By definition, rape culture is an environment in which rape is not only pervasive but also normalised (or trivialised) because of societal attitudes about gender and s3xuality.
Although the term was generated recently, it reflects on an already existing custom that dates back to medieval times. Numerous ancient Greek and Roman mythologies talk of and even romanticise coupling that is forced and violent.
In Ancient Europe, stories abound of women put to death for being raped, compounding the aspect of victim blaming which forms an essential part of rape culture.
As a largely patriarchal society, Africa has customs and traditions, since time immemorial, that have tolerated and promoted rape culture regardless of the community behind these cultures.
One such ritual is the marriage ritual called Ukuthwala in the Nguni community in South Africa. In this ritual, a young man of marriageable age would kidnap a girl or a young woman with the intention of compelling her family to approve the marriage and start negotiations.
Such a ritual is also practised in communities in Kenya, Rwanda and Ethiopia. These communities have banned the ‘bridegrooms’ from having s3xual intercourse with the kidnapped ‘brides’ but the ban is not always observed.
In many cases, the women are raped as a way of forcing the hand of the bride and the family into accepting the marriage.
In other communities, female rape survivors are considered adulterers and punished in various ways including marrying their rapist or even put to death. In Somaliland, a rape survivor would be forced to marry their rapist to avoid bringing shame and stigma to the family.
This, however, changed in 2018 when the country passed a historic law that would see perpetrators spend at least 20 years in prison for such a crime. It also institutes punishment for anyone who fails to report such crimes.
In a recent report by the Human Rights Watch, the entrenched rape culture in Mauritania was highlighted. In the report, women and girls told of how they were subjected to s3xual assault and how many obstacles they had to face in their quest for justice.
Many of the women in the report have had to be courageous enough to speak out against s3xual violence because of the shame, stigma and lack of justice.
One of the women, Rouhiya (not her real name), speaks of her escape from her s3xually abusive father, only to end up with a s3xually abusive lover who had promised to marry her.
However, instead of arresting and prosecuting the perpetrators, they arrested Rouhiya.
Soon after, she said, the man locked her up, drugged her, and gang-raped her with three other men. Rouhiya remained captive for two weeks until the police found her and returned her to the home from which she had tried to escape.
In her report to the police, Rouhiya disclosed that she knew one of the perpetrators. Police arrested her and sent her to the national women’s prison on charges of engaging in s3xual relations outside marriage (zina). “I asked them, ‘Why? What did I do?’,” Rouhiya said. “They told me to keep quiet and not to ask questions.”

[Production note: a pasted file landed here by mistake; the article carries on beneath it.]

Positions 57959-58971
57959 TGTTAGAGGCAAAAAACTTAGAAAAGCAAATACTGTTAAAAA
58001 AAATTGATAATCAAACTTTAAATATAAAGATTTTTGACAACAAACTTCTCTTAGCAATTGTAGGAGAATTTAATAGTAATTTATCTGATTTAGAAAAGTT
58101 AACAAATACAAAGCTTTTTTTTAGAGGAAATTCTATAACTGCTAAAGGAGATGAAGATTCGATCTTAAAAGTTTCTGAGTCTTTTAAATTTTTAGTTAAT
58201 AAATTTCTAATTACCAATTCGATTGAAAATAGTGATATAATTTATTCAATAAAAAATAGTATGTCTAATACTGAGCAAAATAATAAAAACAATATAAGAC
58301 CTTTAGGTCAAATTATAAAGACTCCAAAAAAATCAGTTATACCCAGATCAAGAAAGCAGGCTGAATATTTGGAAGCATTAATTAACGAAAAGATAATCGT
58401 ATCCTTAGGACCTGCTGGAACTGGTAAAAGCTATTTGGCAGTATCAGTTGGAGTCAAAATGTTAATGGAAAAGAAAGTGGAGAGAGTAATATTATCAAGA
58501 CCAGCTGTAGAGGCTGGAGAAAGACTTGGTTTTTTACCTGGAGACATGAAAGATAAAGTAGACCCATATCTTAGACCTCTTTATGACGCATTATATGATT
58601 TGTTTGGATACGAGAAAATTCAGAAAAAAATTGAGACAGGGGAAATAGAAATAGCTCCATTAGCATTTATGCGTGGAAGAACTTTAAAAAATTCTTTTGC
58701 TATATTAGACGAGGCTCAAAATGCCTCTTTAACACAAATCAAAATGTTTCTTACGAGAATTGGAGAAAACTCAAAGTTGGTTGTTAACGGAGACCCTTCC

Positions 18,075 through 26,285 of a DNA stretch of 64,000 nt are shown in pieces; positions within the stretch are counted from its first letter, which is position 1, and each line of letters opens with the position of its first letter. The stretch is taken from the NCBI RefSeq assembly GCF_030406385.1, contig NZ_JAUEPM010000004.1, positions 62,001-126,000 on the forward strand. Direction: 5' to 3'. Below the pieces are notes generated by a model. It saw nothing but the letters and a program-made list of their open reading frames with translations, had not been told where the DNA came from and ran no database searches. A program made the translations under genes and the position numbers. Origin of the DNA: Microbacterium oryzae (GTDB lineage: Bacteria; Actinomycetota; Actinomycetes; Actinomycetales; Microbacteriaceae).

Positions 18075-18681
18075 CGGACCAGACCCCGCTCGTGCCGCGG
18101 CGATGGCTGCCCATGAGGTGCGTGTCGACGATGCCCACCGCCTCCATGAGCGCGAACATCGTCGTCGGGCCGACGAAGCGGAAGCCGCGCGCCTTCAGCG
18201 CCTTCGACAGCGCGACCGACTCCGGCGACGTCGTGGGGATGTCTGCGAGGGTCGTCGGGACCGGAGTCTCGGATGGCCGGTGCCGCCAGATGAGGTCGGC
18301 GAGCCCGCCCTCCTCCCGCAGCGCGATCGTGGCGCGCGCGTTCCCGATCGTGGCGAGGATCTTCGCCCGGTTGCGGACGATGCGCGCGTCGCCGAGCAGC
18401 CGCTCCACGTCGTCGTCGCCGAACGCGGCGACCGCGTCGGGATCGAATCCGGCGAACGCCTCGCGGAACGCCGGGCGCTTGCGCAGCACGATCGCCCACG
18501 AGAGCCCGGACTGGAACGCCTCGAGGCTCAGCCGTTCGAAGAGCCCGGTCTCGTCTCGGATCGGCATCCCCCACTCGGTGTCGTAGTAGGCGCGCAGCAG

Recently, South Africa lost a student because of rape culture, compounding cases in a country considered the ‘rape central’ of Africa.
There have been protests across the country and at different times in history to protest gender-based violence including rape and s3xual assault.
In Egypt, rape is treated so casually that a renown lawyer called for women to be raped as a matter of ‘national duty’ on national TV. It took the outrage of women movements in the country and worldwide censure for the lawyer to apologise.
This says a lot in a country deemed one of the most dangerous for women in the world.
Not many African countries have laws against s3xual assault, and if they do, the prosecutions are often few and far in between. As per the HRW report, Mauritania does not define nor criminalise rape in its laws.
Additionally, the burden to prove that s3x was nonconsensual rests on the survivor, failure to which women can be turned into the accused.
Aside from the lack of laws, not so many institutions are sensitised in dealing with rape cases. From healthcare service providers to police officers, there are still gaps to fill to ensure that s3xual assault survivors not only get the right medical care but also access justice.
It is also not uncommon to find perpetrators receiving no jail term even with evidence and a history of s3xual assault. With such incidences, it is no wonder that many African countries are prosecuting some of their first s3xual assault cases in the 2010s.
In some cases, rape cases are withdrawn due to threats to the victims or resolution by parents and the perpetrator, without the victim’s knowledge.
In Kenya, the fear of reporting rape cases has been countered by the use of SMSes and hotlines, including the SMS platform run by Wangu Kanja Foundation, a charity for rape survivors.
The platform provides a way for rape survivors to not only report cases but also access legal and medical help.
Other traditions prevalent in Africa such a female genital mutilation and child marriages have been linked to domestic violence, including rape and s3xual assaults.
In Africa, the age of consent ranges between 12 and 18, yet even in the countries with 18 as the age of consent, child marriages still take place.
The case of the 13-year old Kenyan girl who was beaten to death for refusing to marry a 60-year-old man comes to mind. The incident happened in the country where child marriages have been banned and advocacy surrounding terrible consequences of child marriages have been ongoing for ages.
Once married, these underage girls are s3xually assaulted and since not many countries have laws against spousal and marital rape, nothing is really done to save these girls.